The periodic review policy dictate that products mustbe ordered periodically, based on a fixed schedule, and always taking the stock back to it’s full potential, in other words, it operates in an up-to level method.
Every cycle on the periodic review starts with an order that will bring enough products to the net inventory. But every cycle a different quantity will be necessary because it depends on how much inventory the company have at the time.
On the other hand, the moment to order is always the same, on a fixed schedule. That means that the elapsed time between two consecutive orders will always be the same.
The major advantage of this model is that it allows business to group their orders with each of their suppliers. Probably because of that it is the most common inventory policy.
The problem is, even though it gives the possibility to group the orders, this policy is usually riskier because it creates a blind spot on the impossibility of ordering in-between two cycles.
Why we need inventory policy after all?
We’ve seen the two most common inventory policies out there. Of course there are others like reorder point, fixed order, R,s,S policy or multi-sourcing. But getting to know these two is a good first step to start thinking of an inventory policy.
As the supply chain specialist Nicolas Vandeput affirms, inventory management is at the core of the supply chain dynamics. So, we have a lot of reasons to hold inventory, minimize costs of operations and deal uncertainties in demand.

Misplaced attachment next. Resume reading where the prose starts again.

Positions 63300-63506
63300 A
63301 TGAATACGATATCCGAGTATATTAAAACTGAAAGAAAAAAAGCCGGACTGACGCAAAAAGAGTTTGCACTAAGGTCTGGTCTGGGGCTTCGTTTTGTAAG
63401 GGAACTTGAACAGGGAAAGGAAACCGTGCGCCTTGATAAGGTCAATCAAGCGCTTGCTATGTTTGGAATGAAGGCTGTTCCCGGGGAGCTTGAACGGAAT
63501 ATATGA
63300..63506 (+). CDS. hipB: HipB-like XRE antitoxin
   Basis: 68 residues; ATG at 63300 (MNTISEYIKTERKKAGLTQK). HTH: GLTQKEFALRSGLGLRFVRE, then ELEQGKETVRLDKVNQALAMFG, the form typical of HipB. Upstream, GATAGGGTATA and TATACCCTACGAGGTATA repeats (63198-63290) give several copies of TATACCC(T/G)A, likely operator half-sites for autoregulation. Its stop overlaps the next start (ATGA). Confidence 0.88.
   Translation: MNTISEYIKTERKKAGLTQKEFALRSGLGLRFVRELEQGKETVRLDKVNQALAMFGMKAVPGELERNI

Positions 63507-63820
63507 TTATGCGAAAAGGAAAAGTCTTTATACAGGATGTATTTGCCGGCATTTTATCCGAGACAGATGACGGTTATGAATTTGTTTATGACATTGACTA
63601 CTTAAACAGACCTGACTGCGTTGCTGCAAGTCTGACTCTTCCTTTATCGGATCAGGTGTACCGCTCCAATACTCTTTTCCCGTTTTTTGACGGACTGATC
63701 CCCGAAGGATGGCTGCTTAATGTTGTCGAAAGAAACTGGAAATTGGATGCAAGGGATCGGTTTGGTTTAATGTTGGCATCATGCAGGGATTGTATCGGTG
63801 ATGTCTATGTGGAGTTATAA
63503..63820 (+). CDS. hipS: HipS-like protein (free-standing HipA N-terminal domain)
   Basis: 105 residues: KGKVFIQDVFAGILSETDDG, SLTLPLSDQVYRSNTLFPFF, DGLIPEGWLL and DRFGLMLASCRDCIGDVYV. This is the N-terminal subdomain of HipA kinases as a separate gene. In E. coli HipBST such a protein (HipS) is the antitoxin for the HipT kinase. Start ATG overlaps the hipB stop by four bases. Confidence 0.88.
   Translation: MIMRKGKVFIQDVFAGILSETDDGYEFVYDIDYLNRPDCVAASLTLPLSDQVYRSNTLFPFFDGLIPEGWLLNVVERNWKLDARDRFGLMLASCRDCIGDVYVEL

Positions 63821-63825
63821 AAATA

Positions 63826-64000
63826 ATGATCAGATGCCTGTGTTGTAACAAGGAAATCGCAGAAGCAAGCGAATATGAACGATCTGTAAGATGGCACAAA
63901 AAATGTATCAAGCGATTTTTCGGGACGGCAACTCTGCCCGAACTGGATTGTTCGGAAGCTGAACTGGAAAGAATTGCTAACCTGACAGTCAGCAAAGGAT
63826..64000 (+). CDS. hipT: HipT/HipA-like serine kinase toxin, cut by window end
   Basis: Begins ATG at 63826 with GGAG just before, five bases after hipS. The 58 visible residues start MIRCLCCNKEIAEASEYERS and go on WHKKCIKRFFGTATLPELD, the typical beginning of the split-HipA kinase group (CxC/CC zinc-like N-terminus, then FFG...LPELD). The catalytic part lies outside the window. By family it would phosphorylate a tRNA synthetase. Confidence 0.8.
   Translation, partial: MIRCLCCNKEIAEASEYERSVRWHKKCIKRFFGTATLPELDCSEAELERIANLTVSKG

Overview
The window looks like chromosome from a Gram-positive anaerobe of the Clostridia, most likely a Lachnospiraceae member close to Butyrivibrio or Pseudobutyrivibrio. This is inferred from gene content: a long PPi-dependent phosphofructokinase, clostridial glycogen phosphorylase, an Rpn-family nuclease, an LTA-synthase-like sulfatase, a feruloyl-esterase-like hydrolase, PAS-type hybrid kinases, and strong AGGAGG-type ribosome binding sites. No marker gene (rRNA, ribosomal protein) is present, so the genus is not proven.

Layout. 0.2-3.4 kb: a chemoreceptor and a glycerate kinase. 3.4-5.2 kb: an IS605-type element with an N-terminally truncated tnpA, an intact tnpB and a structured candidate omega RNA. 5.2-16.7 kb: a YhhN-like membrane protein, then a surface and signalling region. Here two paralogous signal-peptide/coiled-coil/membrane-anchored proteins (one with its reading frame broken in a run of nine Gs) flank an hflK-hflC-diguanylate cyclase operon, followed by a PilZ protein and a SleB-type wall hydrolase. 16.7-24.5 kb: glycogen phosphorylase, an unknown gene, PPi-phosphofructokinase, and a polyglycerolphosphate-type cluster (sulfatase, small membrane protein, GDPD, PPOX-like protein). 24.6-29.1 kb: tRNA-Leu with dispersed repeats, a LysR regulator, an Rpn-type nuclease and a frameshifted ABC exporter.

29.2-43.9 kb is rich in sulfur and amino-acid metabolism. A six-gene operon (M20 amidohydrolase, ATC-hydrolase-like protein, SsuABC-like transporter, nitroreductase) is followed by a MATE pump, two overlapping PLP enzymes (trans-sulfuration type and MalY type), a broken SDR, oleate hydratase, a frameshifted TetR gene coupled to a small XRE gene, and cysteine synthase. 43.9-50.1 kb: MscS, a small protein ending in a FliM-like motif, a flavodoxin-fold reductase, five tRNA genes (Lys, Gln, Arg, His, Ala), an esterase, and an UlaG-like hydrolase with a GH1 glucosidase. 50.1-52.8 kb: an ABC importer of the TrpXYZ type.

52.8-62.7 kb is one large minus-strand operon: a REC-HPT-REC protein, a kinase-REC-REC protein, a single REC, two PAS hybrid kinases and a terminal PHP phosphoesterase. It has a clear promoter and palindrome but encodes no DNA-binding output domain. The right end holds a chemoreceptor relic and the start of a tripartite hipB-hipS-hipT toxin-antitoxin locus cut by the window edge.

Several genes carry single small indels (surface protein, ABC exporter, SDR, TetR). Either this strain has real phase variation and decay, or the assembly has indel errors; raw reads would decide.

One of the major problems supply chain professionals must deal when talking about inventory is excess inventory. It can lead to spoilage, obsolescence, and damage. Having a good inventory policy is the best way to deal with that problem.
Supply Brain’s demand prediction and inventory optimization solution applies an automated inventory review methodology that prevents overages and stocking by helping to direct products to the correct locations. This maximizes the return on inventory investment.
With greater assertiveness we build more efficient simulations of the chain behavior, allowing the visualization of different scenarios for optimization and planning.
Do you want to define your stock policy and economic order? Let’s talk!